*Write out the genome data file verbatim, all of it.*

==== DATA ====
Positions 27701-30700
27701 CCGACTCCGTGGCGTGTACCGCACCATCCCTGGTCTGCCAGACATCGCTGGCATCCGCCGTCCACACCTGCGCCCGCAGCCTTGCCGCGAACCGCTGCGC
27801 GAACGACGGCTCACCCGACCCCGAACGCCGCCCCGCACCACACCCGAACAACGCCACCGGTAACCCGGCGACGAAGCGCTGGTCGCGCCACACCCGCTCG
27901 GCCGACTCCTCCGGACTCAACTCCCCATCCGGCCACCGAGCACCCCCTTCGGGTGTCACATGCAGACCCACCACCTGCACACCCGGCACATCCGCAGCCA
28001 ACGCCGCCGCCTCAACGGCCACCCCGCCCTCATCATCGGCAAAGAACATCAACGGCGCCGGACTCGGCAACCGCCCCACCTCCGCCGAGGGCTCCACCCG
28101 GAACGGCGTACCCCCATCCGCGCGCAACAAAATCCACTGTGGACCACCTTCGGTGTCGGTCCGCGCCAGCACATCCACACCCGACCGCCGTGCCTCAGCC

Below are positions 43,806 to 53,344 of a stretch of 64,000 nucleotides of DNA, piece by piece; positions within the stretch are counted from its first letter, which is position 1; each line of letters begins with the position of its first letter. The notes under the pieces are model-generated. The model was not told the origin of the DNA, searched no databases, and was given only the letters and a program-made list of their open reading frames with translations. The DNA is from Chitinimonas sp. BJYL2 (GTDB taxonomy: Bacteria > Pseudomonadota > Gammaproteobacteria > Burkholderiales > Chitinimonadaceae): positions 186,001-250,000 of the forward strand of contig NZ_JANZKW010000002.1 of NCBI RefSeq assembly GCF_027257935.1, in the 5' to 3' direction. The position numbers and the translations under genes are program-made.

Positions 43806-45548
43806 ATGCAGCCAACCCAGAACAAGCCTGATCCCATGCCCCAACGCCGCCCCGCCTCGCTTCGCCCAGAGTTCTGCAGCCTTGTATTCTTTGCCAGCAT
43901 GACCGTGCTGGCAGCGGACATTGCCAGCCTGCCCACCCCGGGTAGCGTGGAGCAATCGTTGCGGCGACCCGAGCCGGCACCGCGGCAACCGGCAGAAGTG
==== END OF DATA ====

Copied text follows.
Positions 27701-30700
27701 CCGACTCCGTGGCGTGTACCGCACCATCCCTGGTCTGCCAGACATCGCTGGCATCCGCCGTCCACACCTGCGCCCGCAGCCTTGCCGCGAACCGCTGCGC
27801 GAACGACGGCTCACCCGACCCCGAACGCCGCCCCGCACCACACCCGAACAACGCCACCGGTAACCCGGCGACGAAGCGCTGGTCGCGCCACACCCGCTCG
27901 GCCGACTCCTCCGGACTCAACTCCCCATCCGGCCACCGAGCACCCCCTTCGGGTGTCACATGCAGACCCACCACCTGCACACCCGGCACATCCGCAGCCA
28001 ACGCCGCCGCCTCAACGGCCACCCCGCCCTCATCATCGGCAAAGAACATCAACGGCGCCGGACTCGGCAACCGCCCCACCTCCGCCGAGGGCTCCACCCG
28101 GAACGGCGTACCCCCATCCGCGCGCAACAAAATCCACTGTGGACCACCTTCGGTGTCGGTCCGCGCCAGCACATCCACACCCGACCGCCGTGCCTCAGCC

Below are positions 43,806 to 53,344 of a stretch of 64,000 nucleotides of DNA, piece by piece; positions within the stretch are counted from its first letter, which is position 1; each line of letters begins with the position of its first letter. The notes under the pieces are model-generated. The model was not told the origin of the DNA, searched no databases, and was given only the letters and a program-made list of their open reading frames with translations. The DNA is from Chitinimonas sp. BJYL2 (GTDB taxonomy: Bacteria > Pseudomonadota > Gammaproteobacteria > Burkholderiales > Chitinimonadaceae): positions 186,001-250,000 of the forward strand of contig NZ_JANZKW010000002.1 of NCBI RefSeq assembly GCF_027257935.1, in the 5' to 3' direction. The position numbers and the translations under genes are program-made.

Positions 43806-45548
43806 ATGCAGCCAACCCAGAACAAGCCTGATCCCATGCCCCAACGCCGCCCCGCCTCGCTTCGCCCAGAGTTCTGCAGCCTTGTATTCTTTGCCAGCAT
43901 GACCGTGCTGGCAGCGGACATTGCCAGCCTGCCCACCCCGGGTAGCGTGGAGCAATCGTTGCGGCGACCCGAGCCGGCACCGCGGCAACCGGCAGAAGTG